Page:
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I am trying to make a function to check if all checkboxes are unchecked. I have a similar function for text boxes. As I have not worked with checkboxes much before, I'm not sure how to adapt it except for changing input[type=text] to input[type=checkbox]. can anyone help me out. Thanks.

var textinputs = document.querySelectorAll('input[type=text]'); 
var empty = [].filter.call( textinputs, function( el ) {
     return !el.value
});

    if (textinputs.length == empty.length) {
        alert("None filled");
        return false;
}
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2 Answers 2

up vote 1 down vote accepted

The following should do the trick:

var textinputs = document.querySelectorAll('input[type=checkbox]'); 
var empty = [].filter.call( textinputs, function( el ) {
   return !el.checked
});

if (textinputs.length == empty.length) {
    alert("None filled");
    return false;
}
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thanks for that. works great. didn't realize there would be such a small difference –  user2014429 Feb 10 '13 at 18:58

You can simplify a little, given that you're able to use querySelectorAll():

var checked = document.querySelectorAll('input:checked');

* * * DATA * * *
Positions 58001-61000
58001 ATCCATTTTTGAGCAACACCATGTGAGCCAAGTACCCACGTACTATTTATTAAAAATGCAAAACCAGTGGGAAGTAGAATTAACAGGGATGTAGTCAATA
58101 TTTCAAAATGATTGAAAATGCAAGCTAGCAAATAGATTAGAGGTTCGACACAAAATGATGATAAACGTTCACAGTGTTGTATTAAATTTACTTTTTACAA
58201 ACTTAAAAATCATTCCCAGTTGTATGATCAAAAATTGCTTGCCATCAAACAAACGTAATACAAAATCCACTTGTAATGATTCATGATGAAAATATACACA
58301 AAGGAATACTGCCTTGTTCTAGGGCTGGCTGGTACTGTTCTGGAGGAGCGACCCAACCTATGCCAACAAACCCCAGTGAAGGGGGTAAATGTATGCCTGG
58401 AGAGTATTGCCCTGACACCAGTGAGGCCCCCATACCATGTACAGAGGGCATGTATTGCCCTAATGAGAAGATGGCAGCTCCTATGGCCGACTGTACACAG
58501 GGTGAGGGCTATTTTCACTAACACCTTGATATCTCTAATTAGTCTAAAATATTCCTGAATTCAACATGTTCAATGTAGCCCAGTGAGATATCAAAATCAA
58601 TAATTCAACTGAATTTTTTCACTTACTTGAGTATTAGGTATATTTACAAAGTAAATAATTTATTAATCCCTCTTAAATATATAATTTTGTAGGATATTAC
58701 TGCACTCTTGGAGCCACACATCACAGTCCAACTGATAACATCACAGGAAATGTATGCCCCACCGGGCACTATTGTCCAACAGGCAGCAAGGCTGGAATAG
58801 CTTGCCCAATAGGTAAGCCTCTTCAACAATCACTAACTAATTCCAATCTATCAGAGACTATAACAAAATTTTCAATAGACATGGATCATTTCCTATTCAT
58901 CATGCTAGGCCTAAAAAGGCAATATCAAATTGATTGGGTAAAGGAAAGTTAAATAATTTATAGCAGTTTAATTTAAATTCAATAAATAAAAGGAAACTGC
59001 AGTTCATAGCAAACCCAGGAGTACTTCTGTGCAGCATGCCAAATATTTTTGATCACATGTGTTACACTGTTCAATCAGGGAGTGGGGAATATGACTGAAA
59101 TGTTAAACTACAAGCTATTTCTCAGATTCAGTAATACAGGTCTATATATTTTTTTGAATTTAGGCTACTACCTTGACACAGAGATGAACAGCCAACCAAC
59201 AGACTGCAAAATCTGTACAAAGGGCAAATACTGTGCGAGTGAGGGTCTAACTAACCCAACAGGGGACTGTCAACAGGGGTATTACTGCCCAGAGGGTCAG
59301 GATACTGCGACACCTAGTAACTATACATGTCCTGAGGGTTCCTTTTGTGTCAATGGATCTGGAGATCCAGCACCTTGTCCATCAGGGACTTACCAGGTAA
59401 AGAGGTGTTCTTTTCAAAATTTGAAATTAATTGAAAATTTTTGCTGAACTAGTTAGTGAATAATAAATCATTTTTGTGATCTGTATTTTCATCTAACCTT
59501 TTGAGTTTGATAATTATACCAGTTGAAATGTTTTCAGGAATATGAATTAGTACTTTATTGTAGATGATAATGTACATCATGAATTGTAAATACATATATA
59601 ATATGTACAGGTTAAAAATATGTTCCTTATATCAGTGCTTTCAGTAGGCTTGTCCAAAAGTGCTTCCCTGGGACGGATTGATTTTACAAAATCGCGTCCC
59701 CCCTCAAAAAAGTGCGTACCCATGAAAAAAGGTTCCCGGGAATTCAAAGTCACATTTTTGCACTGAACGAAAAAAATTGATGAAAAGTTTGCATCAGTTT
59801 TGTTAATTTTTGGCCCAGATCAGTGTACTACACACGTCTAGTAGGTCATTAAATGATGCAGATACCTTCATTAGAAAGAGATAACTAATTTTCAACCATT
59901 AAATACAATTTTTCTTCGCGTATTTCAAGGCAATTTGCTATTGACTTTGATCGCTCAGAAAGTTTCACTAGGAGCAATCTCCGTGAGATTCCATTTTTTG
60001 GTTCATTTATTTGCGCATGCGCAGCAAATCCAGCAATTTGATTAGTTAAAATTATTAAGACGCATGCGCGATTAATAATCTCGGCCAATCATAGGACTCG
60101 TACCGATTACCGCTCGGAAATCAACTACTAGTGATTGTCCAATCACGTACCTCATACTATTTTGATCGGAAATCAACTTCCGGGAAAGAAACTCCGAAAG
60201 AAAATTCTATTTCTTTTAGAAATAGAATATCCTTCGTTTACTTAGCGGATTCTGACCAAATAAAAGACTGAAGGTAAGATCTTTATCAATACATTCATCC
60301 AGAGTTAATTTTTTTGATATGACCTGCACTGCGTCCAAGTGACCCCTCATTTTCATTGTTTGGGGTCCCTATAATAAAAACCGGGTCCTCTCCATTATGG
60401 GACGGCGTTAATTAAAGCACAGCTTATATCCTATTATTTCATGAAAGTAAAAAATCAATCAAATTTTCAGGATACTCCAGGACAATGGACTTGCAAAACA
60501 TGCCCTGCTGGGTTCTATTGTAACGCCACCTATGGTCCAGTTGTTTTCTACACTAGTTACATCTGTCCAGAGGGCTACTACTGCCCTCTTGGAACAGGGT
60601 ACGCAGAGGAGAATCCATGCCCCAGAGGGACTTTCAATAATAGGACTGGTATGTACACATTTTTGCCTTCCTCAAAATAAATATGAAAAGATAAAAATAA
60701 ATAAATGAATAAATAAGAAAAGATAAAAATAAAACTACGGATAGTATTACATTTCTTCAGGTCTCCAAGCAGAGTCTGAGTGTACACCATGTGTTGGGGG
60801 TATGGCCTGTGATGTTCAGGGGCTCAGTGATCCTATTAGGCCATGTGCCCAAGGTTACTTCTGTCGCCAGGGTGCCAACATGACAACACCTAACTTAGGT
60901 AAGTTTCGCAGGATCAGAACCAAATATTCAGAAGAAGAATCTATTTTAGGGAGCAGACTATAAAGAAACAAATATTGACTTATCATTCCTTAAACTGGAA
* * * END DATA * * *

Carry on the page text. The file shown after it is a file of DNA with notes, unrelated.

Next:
if (checked.length === 0) {
    // there are no checked checkboxes
    console.log('no checkboxes checked');
} else {
    // there are some checked checkboxes
    console.log(checked.length + ' checkboxes checked');
}

JS Fiddle (with no checkboxes checked).

JS Fiddle (with some checkboxes checked).

Or, if all you want is a Boolean value to indicate whether any checkbox is checked, for use in a function:

var isChecked = document.querySelectorAll('input:checked').length === 0 ? false : true;
return isChecked;

Proof-of-concept demo.

You could, of course, avoid creating a variable and simply return the result of the ternary; I only used the variable to try and make it clear what, precisely, I was returning/testing-for.

Reference:

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thanks for links i'll 'check' them out. –  user2014429 Feb 10 '13 at 19:00
    
You're very welcome! –  David Thomas Feb 10 '13 at 19:00

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